To Lucid Dream: The Introduction

By James Wadman

Lucid dreaming is when we suddenly come to a conscious realization within a dream that we are, in fact, dreaming.  Those who remain in a dream state will have access to the controlled state of lucid dreaming in which anything and everything is possible.  This occurs as a result of the physical barriers of sleep (discussed in my series Dream Dualism: part one, part two) remaining undisturbed while the conscious mind is awoken within a dream.  This places the dreamer in the heart of the dream with access to the limitless capability of the creative mind.

Given the chaotic nature of dreams, lucid dreaming may happen by chance, but more likely by practice, trial, and effort.  My methodology of lucid dreaming stems from the ability to comprehend how dreams feel, and how well reality and dreams can be differentiated.  To build this sense of awareness, I always ask myself while awake, am I dreaming? and answer immediately with, no I am awake.  After awhile, the mind gets used to wondering this question and suddenly the subconscious mind begins to ask the same question, only this time the answer is yes. 

You will most likely wake up immediately after this realization is made during your first few times.  You will learn from practice to not get too anxious when you lucid dream once you become accustomed to the altered, magnifying, and even paralyzing sensations of your dreams.  Sometimes you will realize that you are stuck in place or your legs become too heavy or uncontrollable.  Other times you will be overcome by magnified feelings of desire or fulfillment that make it difficult to stay asleep.  Remember that as you become closer to your dreams, you will become closer to conquering these sensations.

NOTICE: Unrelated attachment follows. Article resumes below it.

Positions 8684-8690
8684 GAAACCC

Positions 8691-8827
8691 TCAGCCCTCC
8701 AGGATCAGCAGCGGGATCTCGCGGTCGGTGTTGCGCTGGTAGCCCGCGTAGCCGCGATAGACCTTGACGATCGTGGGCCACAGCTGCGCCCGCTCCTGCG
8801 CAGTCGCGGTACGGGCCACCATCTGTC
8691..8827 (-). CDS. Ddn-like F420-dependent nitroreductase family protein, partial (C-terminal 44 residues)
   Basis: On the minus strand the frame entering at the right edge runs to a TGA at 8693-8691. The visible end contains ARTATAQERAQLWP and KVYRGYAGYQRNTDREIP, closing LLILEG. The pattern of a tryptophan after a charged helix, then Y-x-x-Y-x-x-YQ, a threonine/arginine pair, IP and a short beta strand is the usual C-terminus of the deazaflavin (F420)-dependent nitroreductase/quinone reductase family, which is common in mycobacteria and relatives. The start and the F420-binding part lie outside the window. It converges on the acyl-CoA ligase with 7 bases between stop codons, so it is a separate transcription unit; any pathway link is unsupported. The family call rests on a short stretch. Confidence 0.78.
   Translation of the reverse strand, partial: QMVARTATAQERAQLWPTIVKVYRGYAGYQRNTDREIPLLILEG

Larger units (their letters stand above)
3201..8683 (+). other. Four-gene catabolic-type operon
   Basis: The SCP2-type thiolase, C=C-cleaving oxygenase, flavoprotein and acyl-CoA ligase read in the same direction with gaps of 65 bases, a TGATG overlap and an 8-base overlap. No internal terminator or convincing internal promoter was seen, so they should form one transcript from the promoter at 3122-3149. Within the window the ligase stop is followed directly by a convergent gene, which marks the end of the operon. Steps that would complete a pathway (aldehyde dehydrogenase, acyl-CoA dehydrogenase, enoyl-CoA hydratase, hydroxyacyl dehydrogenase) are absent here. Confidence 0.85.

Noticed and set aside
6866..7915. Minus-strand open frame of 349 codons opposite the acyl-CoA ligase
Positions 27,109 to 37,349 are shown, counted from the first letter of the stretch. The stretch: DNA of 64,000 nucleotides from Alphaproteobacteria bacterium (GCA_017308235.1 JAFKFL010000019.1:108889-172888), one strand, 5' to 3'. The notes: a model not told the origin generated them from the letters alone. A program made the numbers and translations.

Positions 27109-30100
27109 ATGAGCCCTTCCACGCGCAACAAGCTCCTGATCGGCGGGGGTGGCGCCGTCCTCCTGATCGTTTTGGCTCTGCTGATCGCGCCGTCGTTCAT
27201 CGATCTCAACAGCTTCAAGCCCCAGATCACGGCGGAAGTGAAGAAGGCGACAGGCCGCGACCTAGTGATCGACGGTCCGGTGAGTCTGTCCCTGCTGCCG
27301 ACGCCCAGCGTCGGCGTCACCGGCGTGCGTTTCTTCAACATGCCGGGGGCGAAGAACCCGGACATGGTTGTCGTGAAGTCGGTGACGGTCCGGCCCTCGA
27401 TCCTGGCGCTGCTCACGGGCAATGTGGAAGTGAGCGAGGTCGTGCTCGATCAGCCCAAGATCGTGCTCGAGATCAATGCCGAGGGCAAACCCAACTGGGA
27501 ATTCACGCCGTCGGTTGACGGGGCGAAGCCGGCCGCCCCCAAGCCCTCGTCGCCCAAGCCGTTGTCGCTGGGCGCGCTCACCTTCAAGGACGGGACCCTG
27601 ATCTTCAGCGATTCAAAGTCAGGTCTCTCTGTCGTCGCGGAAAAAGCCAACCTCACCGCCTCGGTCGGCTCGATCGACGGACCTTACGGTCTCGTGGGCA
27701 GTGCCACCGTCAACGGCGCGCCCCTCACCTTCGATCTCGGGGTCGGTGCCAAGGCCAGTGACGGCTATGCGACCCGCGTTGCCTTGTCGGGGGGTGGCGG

Once you have found yourself aware in a dream, the choice is yours.  You are in a frontier of the human mind that extends far beyond just the dreams you wake up and remember.  Here you can create with conscious ingenuity, free of all physical limitations.  The essence of lucid dreams is to seek the opportunity to capture the purest form of free will.

Continue to Part Two, Active Lucid Dreaming Technique

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11 thoughts on “To Lucid Dream Series, Part One

  1. tumblr sweet

    That is such a excellent reference that you’re offering and you provide it with apart at no cost. I enjoy seeing websites which view the value of offering a quality reference at no cost. It does not take old exactly what goes around comes around routine.

  2. Oliana

    I often dream lucid dreams…sometimes I wake up and go back to sleep thinking of the last part of that dream and often get back into it.

  3. James Wadman Post author

    Interesting, I have heard of many people who prefer the “wake back to bed” technique for lucid dreaming like you. I envy your ability to do that!

  4. Anonymous

    I find this blog in general, and this post specifically, very interesting. It also seems useful. I often have very detailed dreams and I remember quite a lot of them, but I never knew that they were lucid dreams, until now. More to the point, I didn’t know it was possible to lucid dream on purpose. I do know that I can direct my dreams to a degree depending on what thought I hold before I go to sleep, and occasionally when I wake up during a dream I enjoy I can return to that dream (in general though, if I wake up from a dream, I do not want to go back to them… sometimes they’re just too creepy).

    I shall be going through your other posts shortly. This is quite fun, and you write well. :)

  5. James Wadman Post author